pressure reducing means for reducing the pressure in the internal space of said hermetic container;
heating means for heating said bearing in said internal space; and
oil introducing means, comprising an oil mist lubricator, for introducing a rust preventive oil into the internal space of said hermetic container so as to stick part of the rust preventive oil to each of the bearings.
Description
BACKGROUND OF THE INVENTION

The present invention relates to a method and apparatus for drying bearings, especially those conveyed on a production line after being rinsed with an aqueous solvent such as a water. Further, the present invention also relates generally to a vacuum degreasing-drying methods and more particularly to a vacuum degreasing-drying method for degreasing and drying extremely small, precision metal products, especially extra-small diameter miniature bearings and their parts after they have been rinsed with a hydrocarbon cleaning agent.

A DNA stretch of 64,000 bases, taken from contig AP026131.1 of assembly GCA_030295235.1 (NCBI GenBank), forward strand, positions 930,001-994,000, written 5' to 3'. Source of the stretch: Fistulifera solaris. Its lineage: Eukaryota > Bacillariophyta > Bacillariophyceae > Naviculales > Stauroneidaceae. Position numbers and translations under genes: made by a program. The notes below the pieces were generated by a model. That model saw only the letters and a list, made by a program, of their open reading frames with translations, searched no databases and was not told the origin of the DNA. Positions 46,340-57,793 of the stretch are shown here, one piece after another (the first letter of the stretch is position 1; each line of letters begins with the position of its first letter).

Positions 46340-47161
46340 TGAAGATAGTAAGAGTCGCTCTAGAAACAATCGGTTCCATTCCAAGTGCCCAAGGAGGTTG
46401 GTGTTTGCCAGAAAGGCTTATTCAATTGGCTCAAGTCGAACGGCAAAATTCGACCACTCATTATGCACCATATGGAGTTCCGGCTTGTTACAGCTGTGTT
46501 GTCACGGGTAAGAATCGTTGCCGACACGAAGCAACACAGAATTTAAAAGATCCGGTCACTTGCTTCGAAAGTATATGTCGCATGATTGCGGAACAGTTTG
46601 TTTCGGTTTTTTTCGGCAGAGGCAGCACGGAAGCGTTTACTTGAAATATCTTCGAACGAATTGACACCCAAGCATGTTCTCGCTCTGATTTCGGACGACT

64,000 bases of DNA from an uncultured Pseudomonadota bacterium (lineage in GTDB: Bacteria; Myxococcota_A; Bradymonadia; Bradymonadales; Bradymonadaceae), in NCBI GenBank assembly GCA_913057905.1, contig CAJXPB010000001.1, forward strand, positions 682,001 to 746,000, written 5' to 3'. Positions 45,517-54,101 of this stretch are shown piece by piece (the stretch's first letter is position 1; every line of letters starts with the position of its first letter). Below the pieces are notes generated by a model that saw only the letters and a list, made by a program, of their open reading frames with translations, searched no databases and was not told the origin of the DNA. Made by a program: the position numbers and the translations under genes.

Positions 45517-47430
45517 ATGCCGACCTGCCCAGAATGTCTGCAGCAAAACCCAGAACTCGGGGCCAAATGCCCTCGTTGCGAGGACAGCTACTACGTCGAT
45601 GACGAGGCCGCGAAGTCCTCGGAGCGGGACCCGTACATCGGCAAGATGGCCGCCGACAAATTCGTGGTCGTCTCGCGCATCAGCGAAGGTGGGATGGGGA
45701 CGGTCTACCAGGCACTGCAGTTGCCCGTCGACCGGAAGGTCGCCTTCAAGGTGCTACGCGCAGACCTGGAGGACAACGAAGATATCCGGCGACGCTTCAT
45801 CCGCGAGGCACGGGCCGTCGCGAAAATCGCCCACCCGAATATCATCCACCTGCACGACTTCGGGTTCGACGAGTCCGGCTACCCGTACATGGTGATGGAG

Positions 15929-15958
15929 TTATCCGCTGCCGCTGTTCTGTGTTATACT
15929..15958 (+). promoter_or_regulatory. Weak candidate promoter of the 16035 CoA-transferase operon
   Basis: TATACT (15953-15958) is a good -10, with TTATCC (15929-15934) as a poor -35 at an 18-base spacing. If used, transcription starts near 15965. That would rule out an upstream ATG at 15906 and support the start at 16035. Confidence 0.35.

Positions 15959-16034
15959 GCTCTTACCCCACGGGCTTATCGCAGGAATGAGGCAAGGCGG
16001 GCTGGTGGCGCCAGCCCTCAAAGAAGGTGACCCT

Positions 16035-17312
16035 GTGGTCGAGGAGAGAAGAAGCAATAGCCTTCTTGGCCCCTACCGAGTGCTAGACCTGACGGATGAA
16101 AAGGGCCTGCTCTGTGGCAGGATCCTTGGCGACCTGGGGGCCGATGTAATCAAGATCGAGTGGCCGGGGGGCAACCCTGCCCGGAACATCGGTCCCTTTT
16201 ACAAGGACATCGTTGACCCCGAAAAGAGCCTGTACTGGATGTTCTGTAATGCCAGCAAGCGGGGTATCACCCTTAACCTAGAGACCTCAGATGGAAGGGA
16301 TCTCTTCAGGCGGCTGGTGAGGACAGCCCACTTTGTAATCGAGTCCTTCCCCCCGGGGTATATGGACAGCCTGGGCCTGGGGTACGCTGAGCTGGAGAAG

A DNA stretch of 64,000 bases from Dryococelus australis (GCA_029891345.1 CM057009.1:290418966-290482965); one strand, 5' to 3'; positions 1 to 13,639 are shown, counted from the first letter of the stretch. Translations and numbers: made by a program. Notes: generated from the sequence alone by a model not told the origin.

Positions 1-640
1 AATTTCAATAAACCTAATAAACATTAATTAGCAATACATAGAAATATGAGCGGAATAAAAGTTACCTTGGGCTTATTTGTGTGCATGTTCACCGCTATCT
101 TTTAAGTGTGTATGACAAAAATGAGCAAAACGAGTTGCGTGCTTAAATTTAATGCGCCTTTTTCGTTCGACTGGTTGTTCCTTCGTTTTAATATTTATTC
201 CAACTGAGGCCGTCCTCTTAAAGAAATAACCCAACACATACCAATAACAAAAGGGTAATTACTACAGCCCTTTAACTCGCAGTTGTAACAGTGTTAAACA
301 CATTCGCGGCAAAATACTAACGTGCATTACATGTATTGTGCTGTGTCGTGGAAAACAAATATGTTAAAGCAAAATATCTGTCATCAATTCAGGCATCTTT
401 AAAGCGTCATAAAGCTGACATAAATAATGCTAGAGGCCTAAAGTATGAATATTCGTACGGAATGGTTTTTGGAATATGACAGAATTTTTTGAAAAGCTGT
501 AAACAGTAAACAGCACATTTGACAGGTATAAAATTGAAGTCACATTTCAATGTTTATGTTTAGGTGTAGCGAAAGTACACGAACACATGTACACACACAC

A method of the sort that has heretofore been employed for drying metal bearings, especially those complicated in configuration, after being rinsed with an aqueous solvent such as water normally comprises the steps of removing moisture sticking to the surface of the bearing, and drying it by the use of organic solvents such as Freon gas and 1, 1, 1-trichloroethane.

Methods other than what has been mentioned above include drying the bearing rinsed with an aqueous solvent such as water by blowing compressed dry air or hot air thereat; by passing it through warm water; by irradiating it with an infrared ray so as to raise the temperature of its surface; by mechanically wiping off moisture sticking thereto; by placing it in a dehydrator to blow moisture off by means of the centrifugal force; and so forth.